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Two more German chains caught spying on employees

Germany was shocked last week to learn that Stasi-like techniques were used to spy on employees of supermarket giant Lidl. Now a report has emerged showing that the chains Plus and Edeka may have done the same. Politicians are being urged to protect employee privacy. A week after reports emerged that the major German supermarket chains Lidl and Schlecker had been spying on their employees, two other giants, the supermarkets Plus and Edeka, have been accused of doing the same.

The Web site of the German weekly magazine Stern reported Wednesday that the two chains had used similar methods to spy on employees on the job, on cigarette and coffee breaks, and even on the toilet. Detectives from a firm hired by the companies allegedly installed miniature cameras in stores, telling the manager that they were part of an anti-theft campaign. Using the cameras and personal observation, the detectives would fill out Stasi-like observation logs including pages and pages of transcripts and details.

Allegations surfaced last week against Lidl (more...)and Schlecker, Germany's largest drugstore chain, where, according to union representatives, employees were even surveilled through spyholes (more...). The extent of the spying at Plus and Edeka was, according to Stern, less than at Lidl.

A number of excepts from these logs were published on Stern's Web site and included observations made of employees both on and off the job. For example, a log on one Edeka employee states: "Mr. J. appears to spend the whole day re-organizing the fruits and vegetables and is rarely seen undertaking any other activities." Or, from a Plus franchise in northern Germany, comes a report about Ms. C.: "There was an anonymous tip that Ms. C. allegedly doesn't take sufficient care of her 8-year-old daughter and that, whenever she has a midday shift, she pushes the child onto a friend. Regarding this matter, Ms. C. has a meeting today at 5 p.m. with Child Protective Services."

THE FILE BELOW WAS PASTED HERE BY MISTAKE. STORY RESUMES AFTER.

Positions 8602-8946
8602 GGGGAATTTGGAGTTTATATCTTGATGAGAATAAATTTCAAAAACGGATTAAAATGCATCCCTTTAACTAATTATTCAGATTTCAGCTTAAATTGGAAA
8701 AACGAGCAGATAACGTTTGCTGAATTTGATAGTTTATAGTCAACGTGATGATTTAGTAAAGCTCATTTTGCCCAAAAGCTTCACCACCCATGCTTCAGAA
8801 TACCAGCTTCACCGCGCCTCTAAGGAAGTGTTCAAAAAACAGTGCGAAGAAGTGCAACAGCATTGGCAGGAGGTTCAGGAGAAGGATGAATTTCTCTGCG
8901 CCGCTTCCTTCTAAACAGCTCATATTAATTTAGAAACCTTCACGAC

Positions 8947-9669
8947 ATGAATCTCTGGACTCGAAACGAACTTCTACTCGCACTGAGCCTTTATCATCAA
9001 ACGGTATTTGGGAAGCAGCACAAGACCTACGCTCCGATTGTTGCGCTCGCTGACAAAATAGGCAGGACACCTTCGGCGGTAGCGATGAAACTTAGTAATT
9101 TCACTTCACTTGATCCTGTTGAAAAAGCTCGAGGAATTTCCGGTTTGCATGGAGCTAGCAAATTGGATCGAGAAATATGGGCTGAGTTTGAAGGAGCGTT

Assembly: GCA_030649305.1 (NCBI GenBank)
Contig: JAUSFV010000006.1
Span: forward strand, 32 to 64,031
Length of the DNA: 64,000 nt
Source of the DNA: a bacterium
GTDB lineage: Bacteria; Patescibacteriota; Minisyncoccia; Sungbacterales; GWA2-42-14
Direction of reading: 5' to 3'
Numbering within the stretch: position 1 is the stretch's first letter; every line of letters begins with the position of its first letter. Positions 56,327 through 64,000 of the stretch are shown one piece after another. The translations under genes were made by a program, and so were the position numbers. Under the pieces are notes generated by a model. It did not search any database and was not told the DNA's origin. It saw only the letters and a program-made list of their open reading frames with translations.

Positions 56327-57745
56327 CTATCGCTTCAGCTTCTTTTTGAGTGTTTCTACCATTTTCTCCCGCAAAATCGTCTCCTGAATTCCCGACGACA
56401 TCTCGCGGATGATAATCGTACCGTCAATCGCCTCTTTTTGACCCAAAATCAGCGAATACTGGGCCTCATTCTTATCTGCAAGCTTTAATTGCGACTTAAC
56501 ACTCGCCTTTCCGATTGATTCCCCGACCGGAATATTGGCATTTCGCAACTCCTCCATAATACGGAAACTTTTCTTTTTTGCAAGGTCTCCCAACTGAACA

The companies have been quick to begin damage control. A statement posted on the company's Web site says that cameras in Plus stores are exclusively for theft control and "is in no way intended to document the behavior of our employees." Plus admits that outside contractors made notes about individual workers, but said: "The information obtained by the external contractor was not explicitly commissioned and it was neither evaluated nor further used." A spokesperson from Edeka headquarters told Stern that this kind of surveillance of employees was "illegal" and would not be tolerated. She added that the original contract with the security firm was aimed at countering theft. "We do not spy on our employees," a spokeswoman for the firm told the Associated Press.

In the meantime, Lidl, which operates approximately 17,000 stores in 17 European countries, has apologized to its employees and customers. Company spokeswoman Petra Trabert told Stern last week that the transcripts were not intended as "employee observation but rather to detect possible misconduct." But apologies, couched denials and explanations might not be enough to get these companies off the hook. "We're dealing with the tip of the iceberg here. Most surveillance goes on unnoticed, without our knowledge," Peter Schaar, Germany's data protection commissioner, told AP. "New possibilities for surveillance tempt some people to monitor employees."

Schaar repeated his call for explicit rules regarding employee data protection to be established, whether as a separate law or as part of the German data protection law. These comments echo those made by German union leaders and by German Consumer Protection Minister Horst Seehofer, who wrote a guest editorial for the Bild am Sonntag Sunday paper stating that such a law should also include fines substantial enough to have an impact on large companies.

There is no word yet regarding whether legal action will be taken against Plus and Edeka. The Interior Ministry of the southern German state of Baden-WŁrttemberg, however, has launched an investigation into possible violations of privacy protection rules at Lidl. The ministry has jurisdiction because Lidl's corporate headquarters are located in the city of Neckarsulm in that state.


Source: spiegel.de

Publication date: 4/7/2008


 


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